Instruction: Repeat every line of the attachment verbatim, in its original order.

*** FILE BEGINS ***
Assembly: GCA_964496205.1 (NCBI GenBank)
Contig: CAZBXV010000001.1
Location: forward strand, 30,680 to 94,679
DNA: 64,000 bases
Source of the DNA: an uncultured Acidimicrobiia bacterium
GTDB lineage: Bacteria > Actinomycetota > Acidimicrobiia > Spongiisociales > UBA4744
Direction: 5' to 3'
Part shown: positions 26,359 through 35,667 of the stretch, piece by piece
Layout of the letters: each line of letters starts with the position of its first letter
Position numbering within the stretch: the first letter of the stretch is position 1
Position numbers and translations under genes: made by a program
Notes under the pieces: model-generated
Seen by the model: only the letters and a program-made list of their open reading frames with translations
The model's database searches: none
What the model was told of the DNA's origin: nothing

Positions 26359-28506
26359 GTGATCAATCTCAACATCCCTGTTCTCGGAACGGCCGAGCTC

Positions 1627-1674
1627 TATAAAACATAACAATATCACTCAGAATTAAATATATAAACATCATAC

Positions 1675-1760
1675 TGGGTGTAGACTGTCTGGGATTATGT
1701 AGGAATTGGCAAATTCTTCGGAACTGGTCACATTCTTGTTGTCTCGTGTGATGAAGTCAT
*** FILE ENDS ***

Assembly: GCA_964496205.1 (NCBI GenBank)
Contig: CAZBXV010000001.1
Location: forward strand, 30,680 to 94,679
DNA: 64,000 bases
Source of the DNA: an uncultured Acidimicrobiia bacterium
GTDB lineage: Bacteria > Actinomycetota > Acidimicrobiia > Spongiisociales > UBA4744
Direction: 5' to 3'
Part shown: positions 26,359 through 35,667 of the stretch, piece by piece
Layout of the letters: each line of letters starts with the position of its first letter
Position numbering within the stretch: the first letter of the stretch is position 1
Position numbers and translations under genes: made by a program
Notes under the pieces: model-generated
Seen by the model: only the letters and a program-made list of their open reading frames with translations
The model's database searches: none
What the model was told of the DNA's origin: nothing

Positions 26359-28506
26359 GTGATCAATCTCAACATCCCTGTTCTCGGAACGGCCGAGCTC

Positions 1627-1674
1627 TATAAAACATAACAATATCACTCAGAATTAAATATATAAACATCATAC

Positions 1675-1760
1675 TGGGTGTAGACTGTCTGGGATTATGT
1701 AGGAATTGGCAAATTCTTCGGAACTGGTCACATTCTTGTTGTCTCGTGTGATGAAGTCAT